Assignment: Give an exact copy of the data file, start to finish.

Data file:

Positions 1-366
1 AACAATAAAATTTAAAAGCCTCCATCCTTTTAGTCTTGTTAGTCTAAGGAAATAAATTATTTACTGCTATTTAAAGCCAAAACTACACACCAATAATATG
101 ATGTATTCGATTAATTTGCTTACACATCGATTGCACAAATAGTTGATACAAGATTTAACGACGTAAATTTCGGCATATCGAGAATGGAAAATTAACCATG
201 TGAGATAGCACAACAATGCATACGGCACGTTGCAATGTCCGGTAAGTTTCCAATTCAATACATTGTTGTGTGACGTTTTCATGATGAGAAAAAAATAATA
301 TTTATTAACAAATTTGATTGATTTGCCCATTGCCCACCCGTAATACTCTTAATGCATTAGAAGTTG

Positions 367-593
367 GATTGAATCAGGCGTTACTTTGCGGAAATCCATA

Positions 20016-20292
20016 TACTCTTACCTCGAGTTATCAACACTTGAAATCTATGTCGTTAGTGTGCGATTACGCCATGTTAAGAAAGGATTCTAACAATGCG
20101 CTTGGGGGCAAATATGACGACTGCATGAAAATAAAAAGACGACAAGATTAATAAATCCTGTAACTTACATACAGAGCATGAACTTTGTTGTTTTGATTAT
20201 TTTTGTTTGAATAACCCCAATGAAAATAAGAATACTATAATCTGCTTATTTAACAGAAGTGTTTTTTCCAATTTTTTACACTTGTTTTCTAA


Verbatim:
Positions 1-366
1 AACAATAAAATTTAAAAGCCTCCATCCTTTTAGTCTTGTTAGTCTAAGGAAATAAATTATTTACTGCTATTTAAAGCCAAAACTACACACCAATAATATG
101 ATGTATTCGATTAATTTGCTTACACATCGATTGCACAAATAGTTGATACAAGATTTAACGACGTAAATTTCGGCATATCGAGAATGGAAAATTAACCATG
201 TGAGATAGCACAACAATGCATACGGCACGTTGCAATGTCCGGTAAGTTTCCAATTCAATACATTGTTGTGTGACGTTTTCATGATGAGAAAAAAATAATA
301 TTTATTAACAAATTTGATTGATTTGCCCATTGCCCACCCGTAATACTCTTAATGCATTAGAAGTTG

Positions 367-593
367 GATTGAATCAGGCGTTACTTTGCGGAAATCCATA

Positions 20016-20292
20016 TACTCTTACCTCGAGTTATCAACACTTGAAATCTATGTCGTTAGTGTGCGATTACGCCATGTTAAGAAAGGATTCTAACAATGCG
20101 CTTGGGGGCAAATATGACGACTGCATGAAAATAAAAAGACGACAAGATTAATAAATCCTGTAACTTACATACAGAGCATGAACTTTGTTGTTTTGATTAT
20201 TTTTGTTTGAATAACCCCAATGAAAATAAGAATACTATAATCTGCTTATTTAACAGAAGTGTTTTTTCCAATTTTTTACACTTGTTTTCTAA